[an error occurred while processing this directive] Yankee Soldiers and Grandma

YANKEE SOLDIERS AND GRANDMA

Mary Amanda Crandfield Flint and baby daughter,
Martha Mettalla Flynt Davis.

When a roving band of Union soldiers came into Northern Mississippi from, Tennessee, Grandfather Naris Martin Flynt, a Confederate soldier home on leave, took his horse (the only animal left on the farm near Iuka, Miss.) and hid in a gully. Grandma Flynt, at home with a small daughter, Martha Mettalla, put Grandfather’s uniform under the mattress in the cradle.

The Union soldiers arrived and searched the house for Confederate soldiers, for food and for money. Beds were stripped and the feather mattresses and pillows slit open. Trunks, boxes, baskets and sacks were opened and emptied. Everything in the house was disturbed except the sleeping baby.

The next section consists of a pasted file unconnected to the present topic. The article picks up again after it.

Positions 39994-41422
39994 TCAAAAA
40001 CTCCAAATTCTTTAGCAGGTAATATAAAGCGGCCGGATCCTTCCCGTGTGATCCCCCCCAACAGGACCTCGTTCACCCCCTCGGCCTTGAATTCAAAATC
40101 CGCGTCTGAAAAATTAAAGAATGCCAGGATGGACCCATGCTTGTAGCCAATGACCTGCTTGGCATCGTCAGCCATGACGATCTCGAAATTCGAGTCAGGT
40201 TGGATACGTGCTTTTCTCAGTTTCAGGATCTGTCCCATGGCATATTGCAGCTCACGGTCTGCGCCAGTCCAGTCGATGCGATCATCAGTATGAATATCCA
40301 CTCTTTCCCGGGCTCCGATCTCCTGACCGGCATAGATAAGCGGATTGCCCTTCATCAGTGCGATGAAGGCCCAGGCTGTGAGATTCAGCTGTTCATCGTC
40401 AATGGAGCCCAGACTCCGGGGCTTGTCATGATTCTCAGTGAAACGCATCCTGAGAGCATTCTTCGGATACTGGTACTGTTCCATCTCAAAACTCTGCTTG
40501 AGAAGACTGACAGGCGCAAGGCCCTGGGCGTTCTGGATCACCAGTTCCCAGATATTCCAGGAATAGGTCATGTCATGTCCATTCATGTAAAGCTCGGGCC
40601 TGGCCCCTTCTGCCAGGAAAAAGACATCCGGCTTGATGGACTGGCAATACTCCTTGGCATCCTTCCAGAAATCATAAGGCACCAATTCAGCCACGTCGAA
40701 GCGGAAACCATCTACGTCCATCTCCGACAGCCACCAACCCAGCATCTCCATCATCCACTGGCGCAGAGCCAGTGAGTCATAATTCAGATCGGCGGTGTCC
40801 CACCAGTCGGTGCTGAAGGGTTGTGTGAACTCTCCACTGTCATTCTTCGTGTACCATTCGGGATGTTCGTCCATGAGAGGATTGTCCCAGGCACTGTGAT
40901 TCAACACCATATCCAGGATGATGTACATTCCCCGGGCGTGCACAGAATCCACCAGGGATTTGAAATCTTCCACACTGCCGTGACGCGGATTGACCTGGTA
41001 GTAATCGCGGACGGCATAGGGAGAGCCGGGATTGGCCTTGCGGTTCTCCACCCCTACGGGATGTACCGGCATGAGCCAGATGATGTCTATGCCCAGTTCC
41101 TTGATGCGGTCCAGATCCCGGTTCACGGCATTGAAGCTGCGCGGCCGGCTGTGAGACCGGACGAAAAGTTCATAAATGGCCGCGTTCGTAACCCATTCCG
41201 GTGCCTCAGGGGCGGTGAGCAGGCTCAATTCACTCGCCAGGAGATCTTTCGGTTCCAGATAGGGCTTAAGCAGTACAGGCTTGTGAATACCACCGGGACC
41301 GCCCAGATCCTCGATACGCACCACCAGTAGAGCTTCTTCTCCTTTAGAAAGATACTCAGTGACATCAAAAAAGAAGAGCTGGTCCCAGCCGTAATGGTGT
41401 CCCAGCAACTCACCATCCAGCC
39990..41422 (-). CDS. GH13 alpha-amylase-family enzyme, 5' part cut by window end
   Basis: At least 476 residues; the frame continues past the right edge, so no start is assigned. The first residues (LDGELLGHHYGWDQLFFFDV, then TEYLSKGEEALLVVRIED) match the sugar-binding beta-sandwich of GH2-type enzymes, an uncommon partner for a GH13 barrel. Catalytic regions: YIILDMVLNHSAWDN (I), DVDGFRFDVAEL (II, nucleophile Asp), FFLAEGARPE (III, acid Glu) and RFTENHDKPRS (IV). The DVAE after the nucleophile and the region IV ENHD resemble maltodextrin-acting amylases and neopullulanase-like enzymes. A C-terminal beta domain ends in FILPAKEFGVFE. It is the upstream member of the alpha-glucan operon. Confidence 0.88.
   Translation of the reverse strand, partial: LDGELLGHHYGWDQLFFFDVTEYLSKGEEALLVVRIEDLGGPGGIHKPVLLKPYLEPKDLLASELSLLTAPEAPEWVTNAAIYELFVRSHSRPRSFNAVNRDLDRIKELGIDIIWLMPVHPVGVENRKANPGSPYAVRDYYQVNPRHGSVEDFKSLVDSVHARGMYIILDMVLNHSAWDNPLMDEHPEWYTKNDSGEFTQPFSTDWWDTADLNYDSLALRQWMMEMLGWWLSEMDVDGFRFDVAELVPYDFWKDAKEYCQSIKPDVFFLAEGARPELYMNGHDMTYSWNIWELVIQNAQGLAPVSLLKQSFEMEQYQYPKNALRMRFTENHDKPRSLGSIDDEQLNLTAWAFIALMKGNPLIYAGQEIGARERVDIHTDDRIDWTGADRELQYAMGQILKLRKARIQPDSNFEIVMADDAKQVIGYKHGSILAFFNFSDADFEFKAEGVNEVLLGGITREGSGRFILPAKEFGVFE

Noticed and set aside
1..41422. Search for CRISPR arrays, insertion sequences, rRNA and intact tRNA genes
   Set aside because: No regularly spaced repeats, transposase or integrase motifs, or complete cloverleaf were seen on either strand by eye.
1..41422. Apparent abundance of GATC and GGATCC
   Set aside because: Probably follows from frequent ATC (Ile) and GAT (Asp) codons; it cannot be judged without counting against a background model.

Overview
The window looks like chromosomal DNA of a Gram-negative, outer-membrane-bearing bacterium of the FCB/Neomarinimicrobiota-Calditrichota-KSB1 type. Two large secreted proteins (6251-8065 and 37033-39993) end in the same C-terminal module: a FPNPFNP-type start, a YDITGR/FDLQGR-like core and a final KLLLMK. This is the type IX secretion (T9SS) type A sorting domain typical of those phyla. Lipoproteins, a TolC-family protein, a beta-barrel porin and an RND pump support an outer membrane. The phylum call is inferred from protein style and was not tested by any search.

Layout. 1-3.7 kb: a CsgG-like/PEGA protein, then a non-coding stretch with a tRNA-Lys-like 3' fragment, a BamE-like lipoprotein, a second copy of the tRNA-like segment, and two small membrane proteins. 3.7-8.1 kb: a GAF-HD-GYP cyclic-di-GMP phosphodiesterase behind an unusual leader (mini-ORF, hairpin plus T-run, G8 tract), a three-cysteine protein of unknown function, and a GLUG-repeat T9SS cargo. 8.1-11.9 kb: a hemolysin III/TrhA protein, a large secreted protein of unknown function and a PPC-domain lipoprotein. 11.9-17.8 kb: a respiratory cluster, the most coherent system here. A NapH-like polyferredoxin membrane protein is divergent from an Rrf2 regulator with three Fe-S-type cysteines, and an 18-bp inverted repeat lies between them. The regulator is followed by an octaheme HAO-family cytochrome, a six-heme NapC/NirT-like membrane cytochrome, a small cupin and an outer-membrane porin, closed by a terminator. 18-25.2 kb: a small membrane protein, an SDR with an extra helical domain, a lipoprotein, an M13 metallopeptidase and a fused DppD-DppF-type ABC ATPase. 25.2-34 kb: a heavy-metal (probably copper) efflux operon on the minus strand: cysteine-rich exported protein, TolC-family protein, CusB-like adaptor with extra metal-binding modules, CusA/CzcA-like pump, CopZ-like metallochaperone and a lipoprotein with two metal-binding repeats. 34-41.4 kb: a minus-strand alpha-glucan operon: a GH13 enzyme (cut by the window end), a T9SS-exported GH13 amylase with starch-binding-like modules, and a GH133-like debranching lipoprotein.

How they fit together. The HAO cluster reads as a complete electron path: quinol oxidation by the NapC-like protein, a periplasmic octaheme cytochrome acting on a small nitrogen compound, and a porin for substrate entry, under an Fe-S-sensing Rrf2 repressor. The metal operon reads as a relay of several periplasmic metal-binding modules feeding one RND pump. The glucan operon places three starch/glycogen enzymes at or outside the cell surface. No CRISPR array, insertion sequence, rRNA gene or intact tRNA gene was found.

As the Patrol searched diligently, the leader walked over to the cradle, pulled down the cover and gazed at the sleeping baby! By what miracle grandma kept back a betraying scream or a gasp, I’ll never know, but after a few seconds of unduly regarding the child, the officer replaced the covers and turned away!

When the soldiers left, taking what little food was in the house they stopped in the yard long enough to kill all the chickens to take along for supper.

Needless to say “Yankee” was a three syllable word to Grandma Flynt as long as she lived.

(signed) Annie Zora Davis,
Daughter of Martha Mattella Flynt Davis.

ON A MULE FROM MISSISSIPPI TO TEXAS

It has been said that the Davis’ are honest unassuming, hard working folks. The name represents integrity, truthfulness and dependability, a ‘salt of the earth’ name---with a lot of common sense and ‘a matter of fact’ attitude thrown in. Reuben Franklin Davis displayed a ‘Davis trait or traits’ when he left Mississippi to move to Texas.